The subject line looked promising: “Thank you for entering the 2022 Old Forester Birthday Bourbon Sweepstakes.” I clicked open the email. “Unfortunately, you did not win a chance to purchase.” I should have known. Scoring a rare bourbon at its suggested retail price is on par with hitting the Powerball these days. The bourbon boom has only heightened the allure of landing a highly allocated release, especially during bourbon-hunting season—the stretch from September through year’s end when many distilleries schedule their most sought-after bottles. And while I won’t pass up an opportunity to add these coveted bourbons to my collection, staying curious and tasting a variety of offerings reveals more widely available bottles that punch well above their weight. Here are details on six of this fall’s high-profile releases, paired with suggestions for similar sips to try.
Old Forester Birthday Bourbon
Old Forester releases its limited-edition Birthday Bourbon each year on September 2, the birthday of company founder George Garvin Brown. The barrels selected for this year’s batch—each from the same production day—matured for eleven years and were bottled at 96 proof. It’s also the first year Birthday Bourbon is primarily available via national sweepstakes, an option several distilleries have embraced to eliminate long lines at the gift shop and make the process more democratic.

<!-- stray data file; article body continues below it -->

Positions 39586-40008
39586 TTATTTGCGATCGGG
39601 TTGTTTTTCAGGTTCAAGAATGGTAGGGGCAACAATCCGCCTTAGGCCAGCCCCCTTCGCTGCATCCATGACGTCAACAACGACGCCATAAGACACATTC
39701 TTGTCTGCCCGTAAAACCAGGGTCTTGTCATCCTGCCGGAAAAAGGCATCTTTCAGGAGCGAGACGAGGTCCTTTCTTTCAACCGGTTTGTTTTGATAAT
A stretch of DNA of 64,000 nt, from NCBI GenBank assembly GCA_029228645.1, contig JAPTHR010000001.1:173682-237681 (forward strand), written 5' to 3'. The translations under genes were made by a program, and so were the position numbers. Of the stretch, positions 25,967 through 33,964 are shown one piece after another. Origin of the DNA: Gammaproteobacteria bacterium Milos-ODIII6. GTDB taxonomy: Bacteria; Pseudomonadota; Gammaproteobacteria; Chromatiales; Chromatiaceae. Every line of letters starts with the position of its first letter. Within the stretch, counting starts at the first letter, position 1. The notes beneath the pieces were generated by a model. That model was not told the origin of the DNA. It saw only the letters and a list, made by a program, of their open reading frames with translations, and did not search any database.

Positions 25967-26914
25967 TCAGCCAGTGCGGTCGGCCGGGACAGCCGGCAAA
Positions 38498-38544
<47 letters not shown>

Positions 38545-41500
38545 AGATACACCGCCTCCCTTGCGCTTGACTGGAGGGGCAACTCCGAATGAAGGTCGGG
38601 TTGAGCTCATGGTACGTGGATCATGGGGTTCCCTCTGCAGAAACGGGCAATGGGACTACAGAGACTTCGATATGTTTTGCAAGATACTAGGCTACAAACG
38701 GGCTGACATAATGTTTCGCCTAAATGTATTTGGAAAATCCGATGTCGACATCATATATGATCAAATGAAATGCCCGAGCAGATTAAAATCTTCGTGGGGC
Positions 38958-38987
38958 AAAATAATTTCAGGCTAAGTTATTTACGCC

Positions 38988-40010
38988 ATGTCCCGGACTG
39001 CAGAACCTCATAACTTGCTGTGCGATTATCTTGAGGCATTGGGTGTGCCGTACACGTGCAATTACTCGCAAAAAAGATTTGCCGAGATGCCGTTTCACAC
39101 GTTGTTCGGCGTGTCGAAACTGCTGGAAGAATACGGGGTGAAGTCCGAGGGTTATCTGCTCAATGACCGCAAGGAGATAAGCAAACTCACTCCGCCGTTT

Comparable Taste: Old Forester 100 Proof
While Old Forester 100 proof can’t match the age and singular character of Birthday Bourbon, this high-proof workhorse is as versatile, consistent, and well-constructed a bourbon as you’ll find at an excellent price.
2022 Four Roses Limited Edition Small Batch
Four Roses’ annual limited-edition offering is set for a September 17 national release of 14,100 bottles. Master Distiller Brent Elliott selected fourteen-, fifteen-, and twenty-year-old stocks of four recipes from the ten the distillery produces for this year’s blend, which is bottled at 109 proof and touts tasting notes of “creamy vanilla, clove, and allspice.”
Comparable Taste: Four Roses Small Batch Select
While not boasting the age or the one-and-done nature of the limited-edition release, Small Batch Select embodies the nuanced flavor and mellow presentation Four Roses is known for. The bourbon is blended from six recipes, each aged at least six years, and bottled at 104 proof, with a similar interplay of sweet aromatics and spicy undertones.
Little Book Chapter 6
Freddie Noe, the eighth-generation master distiller at the James B. Beam Distilling Co., created the Little Book series to explore the many flavors found in whiskey. Though not technically a bourbon, the sixth annual release, titled “To the Finish,” features a batch of four-year-old straight malt whiskey that was split into four portions and each finished using different types of wood before being blended back together, along with a five-year-old Kentucky bourbon, in various proportions.
Comparable Taste: Hardin’s Creek
Noe’s blending talents are also on display with Hardin’s Creek, an ongoing limited-edition series named after the water source family patriarch Jacob Beam drew from to make whiskey. The second release, called “Colonel James B. Beam,” is a two-year-old bourbon that showcases Noe’s talent for coaxing mature flavors from relatively young whiskey.